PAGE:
After lobbying from state treasurers, Moody’s and Fitch began using single rating scales. Standard & Poor’s always argued that it had a uniform rating scale, but it has upgraded ratings in some public finance sectors after default studies and criteria reviews in recent years.

Nappier also criticized Moody’s in January, when the agency lowered Connecticut GOs from Aa2.

“In many ways, Moody’s action is going in the wrong direction,” Nappier said at the time, accusing it of “looking in the rearview mirror.”

As treasurer of capital city Hartford in the early 1990s, Nappier was one of the first public sector debt issuers to employ Fitch, when the agency was looking to crack the muni market.

Nadler said the Kroll firm’s five-member municipal team eventually talked with state officials after some networking.

“The idea of what we’re trying to do resonated with Connecticut,” said Nadler, 54, who lived in the state for many years and was the vice president for corporate development at Stamford-based General Re Corp. in its New England asset management division.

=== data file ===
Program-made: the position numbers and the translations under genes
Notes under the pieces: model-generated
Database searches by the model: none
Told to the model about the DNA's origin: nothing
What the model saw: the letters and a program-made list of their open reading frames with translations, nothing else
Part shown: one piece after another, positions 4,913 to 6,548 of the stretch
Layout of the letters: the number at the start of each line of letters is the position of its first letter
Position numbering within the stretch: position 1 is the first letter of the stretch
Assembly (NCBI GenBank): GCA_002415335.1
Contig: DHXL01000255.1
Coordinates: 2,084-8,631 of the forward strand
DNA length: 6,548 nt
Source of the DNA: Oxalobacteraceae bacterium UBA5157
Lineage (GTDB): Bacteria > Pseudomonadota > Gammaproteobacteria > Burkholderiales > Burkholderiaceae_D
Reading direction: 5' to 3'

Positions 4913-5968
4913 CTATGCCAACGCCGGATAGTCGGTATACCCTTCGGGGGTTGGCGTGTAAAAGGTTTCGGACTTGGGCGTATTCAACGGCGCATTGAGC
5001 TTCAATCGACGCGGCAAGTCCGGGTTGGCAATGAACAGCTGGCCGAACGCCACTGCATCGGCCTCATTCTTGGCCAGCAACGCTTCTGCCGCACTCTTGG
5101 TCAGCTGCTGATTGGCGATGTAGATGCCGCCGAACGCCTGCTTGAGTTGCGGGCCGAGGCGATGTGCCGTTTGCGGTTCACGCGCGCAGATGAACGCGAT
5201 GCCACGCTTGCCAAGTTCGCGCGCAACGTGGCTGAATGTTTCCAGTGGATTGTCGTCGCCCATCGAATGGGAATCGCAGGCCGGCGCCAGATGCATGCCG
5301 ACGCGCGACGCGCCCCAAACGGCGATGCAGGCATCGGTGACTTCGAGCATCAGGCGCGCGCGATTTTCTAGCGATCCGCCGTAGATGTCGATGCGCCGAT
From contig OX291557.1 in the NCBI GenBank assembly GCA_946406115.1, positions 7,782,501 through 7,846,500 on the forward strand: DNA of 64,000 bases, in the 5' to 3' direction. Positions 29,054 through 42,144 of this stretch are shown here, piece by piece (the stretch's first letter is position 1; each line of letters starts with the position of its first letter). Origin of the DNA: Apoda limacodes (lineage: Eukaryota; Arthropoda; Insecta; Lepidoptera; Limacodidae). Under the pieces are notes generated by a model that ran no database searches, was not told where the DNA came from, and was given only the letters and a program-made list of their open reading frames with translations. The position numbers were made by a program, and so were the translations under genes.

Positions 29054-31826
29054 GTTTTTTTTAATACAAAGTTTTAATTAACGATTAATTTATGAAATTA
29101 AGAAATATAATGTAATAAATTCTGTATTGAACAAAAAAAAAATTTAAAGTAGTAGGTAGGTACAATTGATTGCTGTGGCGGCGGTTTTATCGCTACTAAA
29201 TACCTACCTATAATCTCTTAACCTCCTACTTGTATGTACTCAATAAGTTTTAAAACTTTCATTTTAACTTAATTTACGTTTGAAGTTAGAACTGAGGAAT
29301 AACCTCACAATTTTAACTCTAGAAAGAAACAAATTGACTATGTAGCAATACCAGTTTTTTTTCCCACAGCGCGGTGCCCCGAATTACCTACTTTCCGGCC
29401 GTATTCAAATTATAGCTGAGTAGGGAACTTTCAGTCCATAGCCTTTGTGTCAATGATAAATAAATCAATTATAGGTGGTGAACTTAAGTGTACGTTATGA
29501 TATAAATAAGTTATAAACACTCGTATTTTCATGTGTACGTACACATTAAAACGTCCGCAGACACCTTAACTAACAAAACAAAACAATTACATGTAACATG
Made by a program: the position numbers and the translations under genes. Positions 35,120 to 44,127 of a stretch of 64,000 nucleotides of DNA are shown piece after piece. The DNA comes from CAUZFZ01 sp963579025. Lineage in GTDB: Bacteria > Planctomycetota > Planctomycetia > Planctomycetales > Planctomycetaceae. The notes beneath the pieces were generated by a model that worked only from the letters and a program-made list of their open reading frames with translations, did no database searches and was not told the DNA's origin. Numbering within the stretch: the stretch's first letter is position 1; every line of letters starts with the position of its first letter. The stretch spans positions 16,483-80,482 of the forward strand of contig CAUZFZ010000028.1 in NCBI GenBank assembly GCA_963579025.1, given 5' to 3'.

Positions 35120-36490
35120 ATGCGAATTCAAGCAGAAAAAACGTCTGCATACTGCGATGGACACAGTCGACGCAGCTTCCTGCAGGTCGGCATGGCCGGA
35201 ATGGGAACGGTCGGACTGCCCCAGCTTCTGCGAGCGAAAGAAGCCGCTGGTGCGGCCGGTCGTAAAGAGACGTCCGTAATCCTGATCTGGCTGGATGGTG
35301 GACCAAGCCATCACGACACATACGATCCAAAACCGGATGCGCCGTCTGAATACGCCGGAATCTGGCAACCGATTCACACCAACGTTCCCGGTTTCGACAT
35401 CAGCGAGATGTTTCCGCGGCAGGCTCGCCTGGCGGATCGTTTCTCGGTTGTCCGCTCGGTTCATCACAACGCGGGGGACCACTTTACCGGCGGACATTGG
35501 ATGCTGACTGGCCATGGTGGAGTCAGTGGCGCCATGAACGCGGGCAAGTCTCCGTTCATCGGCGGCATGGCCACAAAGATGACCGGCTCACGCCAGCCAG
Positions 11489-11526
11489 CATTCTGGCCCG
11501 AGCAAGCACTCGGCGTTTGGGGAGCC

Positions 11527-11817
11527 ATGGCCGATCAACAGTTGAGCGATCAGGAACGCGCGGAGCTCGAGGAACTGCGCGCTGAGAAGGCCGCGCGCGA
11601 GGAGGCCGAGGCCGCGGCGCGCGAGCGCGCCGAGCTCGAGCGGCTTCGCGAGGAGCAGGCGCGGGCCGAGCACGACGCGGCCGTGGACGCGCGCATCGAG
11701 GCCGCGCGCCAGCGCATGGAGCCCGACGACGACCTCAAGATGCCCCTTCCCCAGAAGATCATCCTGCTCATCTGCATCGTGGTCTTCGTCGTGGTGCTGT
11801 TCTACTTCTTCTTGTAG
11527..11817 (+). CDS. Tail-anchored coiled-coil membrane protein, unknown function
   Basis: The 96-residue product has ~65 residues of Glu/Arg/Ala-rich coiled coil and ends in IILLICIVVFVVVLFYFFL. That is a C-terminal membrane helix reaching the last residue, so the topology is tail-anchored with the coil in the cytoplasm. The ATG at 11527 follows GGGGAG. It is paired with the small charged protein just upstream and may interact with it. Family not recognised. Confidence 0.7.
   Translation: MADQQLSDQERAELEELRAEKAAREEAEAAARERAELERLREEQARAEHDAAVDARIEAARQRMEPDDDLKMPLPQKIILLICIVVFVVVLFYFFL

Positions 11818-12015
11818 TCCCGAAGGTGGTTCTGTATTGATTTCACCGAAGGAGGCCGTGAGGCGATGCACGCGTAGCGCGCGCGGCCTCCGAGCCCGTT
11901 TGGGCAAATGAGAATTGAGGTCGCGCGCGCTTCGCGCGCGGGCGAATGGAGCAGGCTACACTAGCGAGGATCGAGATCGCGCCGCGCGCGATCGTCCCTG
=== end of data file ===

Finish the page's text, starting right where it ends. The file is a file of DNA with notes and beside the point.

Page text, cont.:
“Connecticut allowed us to showcase our more transparent analysis. It’s much more detailed,” Nadler said. “We provide more and better information, and more timely research. People tell us, 'We want you to be transparent, not just talk about transparency.’ We provide very balanced views, not only the state of the state, but we look to the future. We don’t have time to look in the rearview mirror.”

Nadler worked for Fitch during its expansion phase in the early 1990s, rising to executive vice president. He sees both comparisons and contrasts with Kroll’s push.

“When I was with Fitch, the atmosphere was more benign. Investors wanted to see more information but they were not upset. One of the big differences today is that investors have lost confidence in the incumbent ratings agencies,” Nadler said.